If the BCM was not operational I would not have power accessories, if the PCM was down on power Id have a no start, if the ATCM was down there'd be no transmisson communication, this car does not have ABS nor OTIS, and the only thing left is ATC Control head which I have to check out as well (although the heat is working, and the A/C still has not been re-charged.)
Would this be a possible culprit? If I get in there and I see that there is voltage in those ccd wires would that indicate that the Airbag module is shot? I dont get ANYTHING from those CCD wires at the cluster, so would a disruption at the ABS module cause such a problem?
January, 25, 2012 AT 2:25 PM
The buss is working but it sounds to me like there's a break in one of the wires going to the cluster. That would explain why the Check Engine light won't flash any codes. The best approach is to connect a scanner to see what's going on. It also requires a working buss to communicate with the modules. You likely aren't going to get any response from the cluster.
You're going to need a different connector to plug the scanner into the Air Bag module. If it really has a broken clock spring, you'll get a code related to "open squib" or "open initiator". If you get "no response", I'd suspect a corroded splice in a buss wire going to both the cluster and Air Bag module.
January, 26, 2012 AT 4:26 AM
I follow what you are saying. So here is a question: Since I am not able to afford to take this car for a scan would it be feasable to test for voltage at the busses for the airbag module, and everwhere else for that matter in order to see where the flow is "breaking?" This way I might be able to search for breaks at twisted pairs / soldiers? If they should read around 6v and do not this would give me a good idea of where in the trough to do some really in depth investigation, right?
January, 26, 2012 AT 7:02 AM
That sounds feasible. I never actually did that myself because I always had access to a scanner. You might check at some local auto parts stores that rent or borrow tools to see if they have one. You don't want a simple code reader. A full scanner is bidirectional meaning you can use it to command the computers to do things and perform self tests. They provide so much information that no mechanic would ever want to be without one.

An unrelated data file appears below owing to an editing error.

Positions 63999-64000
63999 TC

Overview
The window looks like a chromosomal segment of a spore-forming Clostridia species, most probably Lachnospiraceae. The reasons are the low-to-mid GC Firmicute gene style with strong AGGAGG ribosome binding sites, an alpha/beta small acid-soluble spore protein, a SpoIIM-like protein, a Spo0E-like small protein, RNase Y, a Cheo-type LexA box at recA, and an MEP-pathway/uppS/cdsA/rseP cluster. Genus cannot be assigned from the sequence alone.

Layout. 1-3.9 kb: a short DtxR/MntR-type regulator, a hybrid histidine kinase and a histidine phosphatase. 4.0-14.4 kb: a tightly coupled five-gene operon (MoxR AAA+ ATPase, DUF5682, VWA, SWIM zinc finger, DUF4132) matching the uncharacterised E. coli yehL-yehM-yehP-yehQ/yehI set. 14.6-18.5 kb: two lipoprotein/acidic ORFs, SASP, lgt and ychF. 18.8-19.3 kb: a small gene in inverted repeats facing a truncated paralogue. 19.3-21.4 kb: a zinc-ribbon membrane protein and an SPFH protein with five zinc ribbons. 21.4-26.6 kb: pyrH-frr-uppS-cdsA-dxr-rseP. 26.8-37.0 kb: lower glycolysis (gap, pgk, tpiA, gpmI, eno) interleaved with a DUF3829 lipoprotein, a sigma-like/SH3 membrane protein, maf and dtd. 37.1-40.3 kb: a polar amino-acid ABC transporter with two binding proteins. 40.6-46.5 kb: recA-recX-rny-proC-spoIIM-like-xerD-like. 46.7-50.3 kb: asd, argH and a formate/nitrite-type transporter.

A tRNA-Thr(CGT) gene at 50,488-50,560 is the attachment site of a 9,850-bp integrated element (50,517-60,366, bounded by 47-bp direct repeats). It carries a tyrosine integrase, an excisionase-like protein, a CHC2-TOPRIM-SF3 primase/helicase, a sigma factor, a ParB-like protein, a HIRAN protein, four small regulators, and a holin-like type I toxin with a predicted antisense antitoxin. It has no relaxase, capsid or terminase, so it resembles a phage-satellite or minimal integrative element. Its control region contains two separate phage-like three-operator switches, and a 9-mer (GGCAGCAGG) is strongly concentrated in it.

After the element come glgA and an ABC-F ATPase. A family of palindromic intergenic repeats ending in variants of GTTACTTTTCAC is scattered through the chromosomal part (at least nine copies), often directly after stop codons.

February, 3, 2012 AT 6:18 AM
I just went back through everything in the car. I re-checked grounds, ccd bus wires, and even went as far as to yank the hvac outta there to make sure that there was nothing pinched behind it.
I went on a whim, maybe this has narrowed me down to the answer?
As I re-assembled I tested the Airbag module CCD(+) and CCD(-) pins simultaneuously for resistance. The meter read in the green, just as it would just touching the probes together. No resistance means good flow, yes?
I went on to using this same practice at the BCM. The resistance there was horrible on the 5x scale, and read in the (?)Region on the scale above it telling me that there must be something wrong with the flow of voltage through that module.
Is this a reliable means of checking the module? It was a totally different measurement than the Airbag module.
I know that if I were to replace the BCM that I would have to be certain as to the history of the car from which it came. The one problem that I have is that the module on this car, well, the label is faded to the point in which I cant read a thing. Could I find a match using the VIN?
I appreciate all of the help. I have learned an awful lot through this experience!
February, 3, 2012 AT 7:10 AM
A couple of things are confusing me. It sounds like you're using a pointer-type meter. It also sounds like you found continuity between the two buss wires at one computer but not at another one. That doesn't make sense. The same pair of wires goes to every computer so you should read the same thing at any of them. I never measured those wires but it would seem they should not have continuity because that would mean they're shorted together. If they're reading differently at a different place, the logical conclusion is they're pinched together someplace and cut someplace between the pinch and the computers where they read open.
I think what I would do is unplug all the computers in the area, then recheck between the two buss wires at the connectors. They should not read continuity between them, but each wire should have continuity between the various connectors. Check for continuity between each wire and ground too. If one is grounded, that will kill the six volts that shows up on them from the Body Computer. Both wires should have six volts, then when computer signals are broadcast between the computers, the voltage rises about 0.2 volts on one wire and goes down about 0.2 volts at the same time on the other one. If the two wires are shorted together, those signals won't appear and the computers can't share information back and forth.
February, 3, 2012 AT 8:35 PM
Sorry, man. I know that had to sound a bit confusing. What I meant is basically exactly what you said. I tested from harness to harness on the bus wires and had great continuity. I triple checked ALL ground wires as shown to be in those harness connections as well as body grounds etc.
At the BCM there was resistance, nothing shorted together as you stated.
At the Airbag module the pin connectors for the bus read FULL continuity which would mean that there is an "open" circut or a short, yes?
I also know that the Airbag light is on, so this leads me to replacement of the airbag module. Logical?
One final question, sir. There is nothing to take into consideration other than the DUAL airbag system when swapping modules right?